Bang for Your Buck: the Ritchey Timberwolf 27.5 Hardtail MTB

When I first saw this frameset, I was in love. Why? Well, when a company like Ritchey makes a hardtail mountain bike that only a few months prior was something you had to order from a framebuilder, you know they’re paying attention. Before the Timberwolf, Ritchey’s mountain bike offerings were built with cross-country geometries. Personally, I like slack front ends and longer travel forks. They still climb great but the difference in descending is noticeable, especially after getting bucked for hours on end while riding our Southern California trails. Yeah, the Timberwolf is a new breed of mountain bikes, from a company founded by one of the forefathers of the sport. The best part is, you can get rowdy on this bike for hundreds less than a custom frame.

At $899, the Timberwolf comes as a frame with bright orange paint and classic Ritchey logos. Or you can buy it complete, as equipped here for $3,499 (minus the dropper post.) When people email me asking what mountain bike frame they should start out with, if buying used isn’t an option, I point them to the Timberwolf. Why? Let me break it down…

Bang for Your Buck: the Ritchey Timberwolf 27.5 Hardtail MTB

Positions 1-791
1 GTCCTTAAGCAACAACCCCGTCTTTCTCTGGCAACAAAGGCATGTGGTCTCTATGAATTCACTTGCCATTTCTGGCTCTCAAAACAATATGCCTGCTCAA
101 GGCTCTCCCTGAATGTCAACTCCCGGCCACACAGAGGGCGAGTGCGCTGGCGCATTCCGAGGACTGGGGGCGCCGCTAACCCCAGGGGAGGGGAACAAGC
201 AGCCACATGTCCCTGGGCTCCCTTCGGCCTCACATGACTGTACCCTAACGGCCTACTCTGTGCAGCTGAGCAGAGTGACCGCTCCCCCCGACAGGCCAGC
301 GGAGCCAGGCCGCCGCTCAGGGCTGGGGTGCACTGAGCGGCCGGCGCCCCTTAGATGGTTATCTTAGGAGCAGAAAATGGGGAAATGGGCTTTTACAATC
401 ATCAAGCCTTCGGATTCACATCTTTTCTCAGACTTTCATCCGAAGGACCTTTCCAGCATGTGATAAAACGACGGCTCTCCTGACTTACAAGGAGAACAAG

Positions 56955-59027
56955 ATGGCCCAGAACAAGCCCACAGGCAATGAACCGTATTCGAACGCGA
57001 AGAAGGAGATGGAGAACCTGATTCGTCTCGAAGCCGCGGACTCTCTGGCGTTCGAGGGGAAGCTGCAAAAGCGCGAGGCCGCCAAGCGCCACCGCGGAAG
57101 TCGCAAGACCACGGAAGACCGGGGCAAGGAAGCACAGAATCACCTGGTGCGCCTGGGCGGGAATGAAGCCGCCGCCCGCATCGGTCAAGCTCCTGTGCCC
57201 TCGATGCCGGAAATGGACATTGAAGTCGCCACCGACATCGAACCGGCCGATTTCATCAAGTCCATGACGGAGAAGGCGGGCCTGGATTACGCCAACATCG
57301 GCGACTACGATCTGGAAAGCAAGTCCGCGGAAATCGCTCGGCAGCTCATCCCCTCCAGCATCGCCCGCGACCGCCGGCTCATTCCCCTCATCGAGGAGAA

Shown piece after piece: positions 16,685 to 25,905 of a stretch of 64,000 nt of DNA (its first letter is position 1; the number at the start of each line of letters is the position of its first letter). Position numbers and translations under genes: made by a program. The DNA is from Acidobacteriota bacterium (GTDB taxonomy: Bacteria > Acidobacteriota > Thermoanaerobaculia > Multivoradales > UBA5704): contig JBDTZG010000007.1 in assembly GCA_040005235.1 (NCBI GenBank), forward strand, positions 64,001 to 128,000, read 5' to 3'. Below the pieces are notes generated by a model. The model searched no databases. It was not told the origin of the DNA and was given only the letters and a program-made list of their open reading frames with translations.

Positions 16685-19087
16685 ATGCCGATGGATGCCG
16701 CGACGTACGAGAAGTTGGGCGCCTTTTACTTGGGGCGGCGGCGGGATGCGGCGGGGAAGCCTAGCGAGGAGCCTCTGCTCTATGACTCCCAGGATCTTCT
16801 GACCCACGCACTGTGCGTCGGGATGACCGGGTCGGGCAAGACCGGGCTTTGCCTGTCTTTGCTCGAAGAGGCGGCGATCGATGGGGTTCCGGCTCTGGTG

Shred for Your Buck

Yes, $899 is around half as much as most builders charge for custom steel hardtail and while there are other production bikes on the market similar to the Timberwolf, they aren’t nearly as light, nor as nimble feeling. The Timberwolf feels lively and while a lot of that has to do with the geometry, the Ritchey tubing definitely aids in that.

Bang for Your Buck: the Ritchey Timberwolf 27.5 Hardtail MTB

Complete but Not Cheap

Some people would say that $3,499 is a lot of money to drop on a complete steel hardtail, yet if you look at the components, Ritchey didn’t exactly skimp on anything. The Ritchey Trail wheels are super solid and plenty wide, with an internal width of 25mm. They weigh around 1650g for the set and I didn’t have to true them once in the few months that I was able to ride this bike. Next up, the drivetrain. SRAM’s 1x drivetrain doesn’t skip a beat, and it comes with the XD 10-42t cassette. The bike I reviewed came with Guide brakes, although Ritchey’s spec sheet calls for SLX.

The Rock Shox Revelation fork was plenty capable of tackling my local trails, yet took some getting used to after riding a Pike for so long. It’s not nearly as stiff, nor as heavy, yet I was still able to dial in the settings to my liking with ease. All this gets steered by the 35mm Ritchey Trail stem and bar, which save for the length of the stem, was a super solid setup. Personally, I’d rather run a 50mm stem, but since even the size large is a little short on me, the longer stem helped with fit. My only upgrade I found necessary on this build was a dropper post, so a Rock Shox Reverb I had in my parts bin worked fine, except for the fact that it wasn’t the Stealth verson and had to be run along the top tube, rather than through the stealth port on the seat tube.

Bang for Your Buck: the Ritchey Timberwolf 27.5 Hardtail MTB - Photo by Kyle Kelley

Point It and Go